The HRSA proposal was funded, which led to the formation of the Northern New England (NNE) ECHO Network. One of the primary goals of the NNE ECHO Network was to spread the utilization of Project ECHO throughout northern New England. The governance structure of the NNE ECHO Network as funded via HRSA was a shared leadership team with representatives from each of the formal network partners. The role of Maine Quality Counts, a nonprofit focused on healthcare quality improvement through clinician education, was designated as the operational, technical, and administrative lead for the NNE ECHO Network, overseeing budgets as well as coordinating the implementation of the HRSA ECHO programs. Along with Quality Counts, the Citizens Health Initiative at the University of New Hampshire and the Vermont Program for Quality Health Care provided strategic leadership and advised on program development and network oversight. The Northeast Telehealth Resource Center was responsible for network/program evaluation and the AHECs in Maine, Vermont, and New Hampshire conducted needs analysis and assisted with outreach. In this study, we focused on the role of Maine Quality Counts (and then later on Qualidigm) in the NNE ECHO Network as they had primary responsibility for implementing regional ECHO programs.
Each of the NNE ECHO Network member organizations signed partnership agreements with the ECHO Institute and sent one or two designees at a time to ECHO Institute immersion training in New Mexico as funding permitted. In doing so, the partner organizations developed internal expertise with implementing ECHO programs.
During the three-year HRSA grant, Maine Quality Counts went through two organizational transfers. First, Maine Quality Counts merged with Qualidigm, a health care quality improvement organization based in Connecticut. The change in corporate address put the HRSA grant in a county that did not meet the rural definition for HRSA. This required transferring the financial administration to the Vermont Program for Quality Health Care while all HRSA ECHO project activities continued to be delivered by Qualidgm. Toward the very end of the HRSA grant, Qualidgm dissolved, and the remaining work transferred with the key operational leader, Kayla Cole, to the Maine Medical Association.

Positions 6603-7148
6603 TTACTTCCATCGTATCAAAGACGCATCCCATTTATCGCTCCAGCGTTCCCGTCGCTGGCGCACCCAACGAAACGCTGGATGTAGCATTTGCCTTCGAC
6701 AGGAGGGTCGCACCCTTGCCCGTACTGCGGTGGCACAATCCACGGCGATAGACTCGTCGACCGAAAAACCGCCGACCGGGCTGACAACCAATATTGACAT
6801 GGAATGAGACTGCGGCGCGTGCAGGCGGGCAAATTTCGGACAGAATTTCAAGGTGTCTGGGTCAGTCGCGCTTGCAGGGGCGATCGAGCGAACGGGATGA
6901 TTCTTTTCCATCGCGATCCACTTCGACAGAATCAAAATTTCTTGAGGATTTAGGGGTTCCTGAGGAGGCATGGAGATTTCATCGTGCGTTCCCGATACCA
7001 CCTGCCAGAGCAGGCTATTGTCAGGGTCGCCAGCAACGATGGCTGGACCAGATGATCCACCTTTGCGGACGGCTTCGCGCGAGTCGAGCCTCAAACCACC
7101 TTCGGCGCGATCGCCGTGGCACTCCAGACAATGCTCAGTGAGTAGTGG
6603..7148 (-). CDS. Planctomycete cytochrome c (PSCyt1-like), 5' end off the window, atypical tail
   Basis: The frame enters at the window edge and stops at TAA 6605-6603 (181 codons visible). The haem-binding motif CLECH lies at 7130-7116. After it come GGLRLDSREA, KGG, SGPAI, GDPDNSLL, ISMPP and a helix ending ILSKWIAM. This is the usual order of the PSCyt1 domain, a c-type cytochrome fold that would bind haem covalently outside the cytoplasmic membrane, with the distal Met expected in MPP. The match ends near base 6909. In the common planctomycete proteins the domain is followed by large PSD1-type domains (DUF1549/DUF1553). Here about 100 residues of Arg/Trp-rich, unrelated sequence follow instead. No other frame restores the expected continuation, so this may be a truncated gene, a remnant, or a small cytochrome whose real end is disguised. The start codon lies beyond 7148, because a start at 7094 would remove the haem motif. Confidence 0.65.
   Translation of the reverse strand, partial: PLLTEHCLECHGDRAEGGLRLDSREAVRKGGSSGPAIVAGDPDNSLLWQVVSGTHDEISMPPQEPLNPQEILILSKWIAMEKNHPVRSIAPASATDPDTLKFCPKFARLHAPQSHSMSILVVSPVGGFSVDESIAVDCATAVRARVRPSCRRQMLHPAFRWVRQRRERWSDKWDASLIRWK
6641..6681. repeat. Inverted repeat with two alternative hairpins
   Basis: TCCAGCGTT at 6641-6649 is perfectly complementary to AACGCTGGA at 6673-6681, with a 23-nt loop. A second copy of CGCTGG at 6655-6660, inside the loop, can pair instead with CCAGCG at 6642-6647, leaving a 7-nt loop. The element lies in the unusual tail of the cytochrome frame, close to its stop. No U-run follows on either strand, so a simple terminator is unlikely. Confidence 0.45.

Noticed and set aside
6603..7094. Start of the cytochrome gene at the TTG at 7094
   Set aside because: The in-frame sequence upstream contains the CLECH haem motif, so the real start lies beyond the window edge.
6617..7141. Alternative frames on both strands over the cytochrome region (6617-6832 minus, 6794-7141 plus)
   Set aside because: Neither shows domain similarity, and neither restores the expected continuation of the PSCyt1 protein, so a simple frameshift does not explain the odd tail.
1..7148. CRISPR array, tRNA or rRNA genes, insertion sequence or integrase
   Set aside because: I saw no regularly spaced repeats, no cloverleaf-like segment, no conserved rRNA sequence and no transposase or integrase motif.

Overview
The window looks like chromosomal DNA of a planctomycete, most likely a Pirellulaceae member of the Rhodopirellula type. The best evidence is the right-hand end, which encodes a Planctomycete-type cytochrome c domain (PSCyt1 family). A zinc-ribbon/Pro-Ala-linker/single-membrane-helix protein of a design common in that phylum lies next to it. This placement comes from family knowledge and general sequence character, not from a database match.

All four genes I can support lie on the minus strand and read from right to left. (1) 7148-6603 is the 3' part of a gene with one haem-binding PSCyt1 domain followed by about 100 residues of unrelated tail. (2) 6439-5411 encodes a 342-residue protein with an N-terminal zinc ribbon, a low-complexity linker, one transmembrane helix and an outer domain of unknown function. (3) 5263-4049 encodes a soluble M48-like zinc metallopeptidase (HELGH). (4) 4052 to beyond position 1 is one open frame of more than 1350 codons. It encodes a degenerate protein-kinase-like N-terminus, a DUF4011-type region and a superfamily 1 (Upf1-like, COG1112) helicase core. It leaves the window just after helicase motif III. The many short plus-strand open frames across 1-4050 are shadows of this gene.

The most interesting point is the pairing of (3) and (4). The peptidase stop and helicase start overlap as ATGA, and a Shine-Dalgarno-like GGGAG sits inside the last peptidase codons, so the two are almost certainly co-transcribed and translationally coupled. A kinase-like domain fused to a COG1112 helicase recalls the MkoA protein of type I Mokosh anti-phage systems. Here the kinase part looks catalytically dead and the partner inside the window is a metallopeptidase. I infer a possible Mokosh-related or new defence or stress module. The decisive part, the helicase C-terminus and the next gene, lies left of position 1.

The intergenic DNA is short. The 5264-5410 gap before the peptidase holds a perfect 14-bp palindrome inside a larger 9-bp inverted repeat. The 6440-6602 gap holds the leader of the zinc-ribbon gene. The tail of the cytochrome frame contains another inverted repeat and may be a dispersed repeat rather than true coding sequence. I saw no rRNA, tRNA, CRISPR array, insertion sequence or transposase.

The NNE ECHO Network brought together complementary skills from formal partner organizations in three different states that shared a similar rural population. The HRSA grant was the only shared funding mentioned by respondents and it had ended prior to our interviews. The NNE ECHO Network was not currently operating shared programs, though the parties continued to meet on an ad hoc basis and were committed to pooling funds across the three states to provide education on relevant topics for all three states. In the meantime, and as explicated below, additional funds to Maine Quality Counts and then Qualidgm enabled the operational team to provide additional implementation support for ECHO outside of the NNE ECHO Network.
HRSA Older Adult ECHO Programs
The HRSA Older Adult ECHO was funded through a HRSA grant in July of 2017. This three-year grant supported a sequence of three distinct ECHO programs. Our focus was on the third year of this grant and the HRSA Older Adult ECHO program. This ECHO program had community organizations serving in the role of spokes. Each community organization designated a community coordinator to facilitate the ECHO process for their community and the community coordinator received a small stipend. The role of each community coordinator was to ensure the various community partners came together for the ECHO sessions and to coordinate their communities case presentation, communications, and meetings between ECHO sessions. Qualidigm had to find funding beyond the HRSA grant for community coordinator stipends. HRSA funding ended in June of 2020.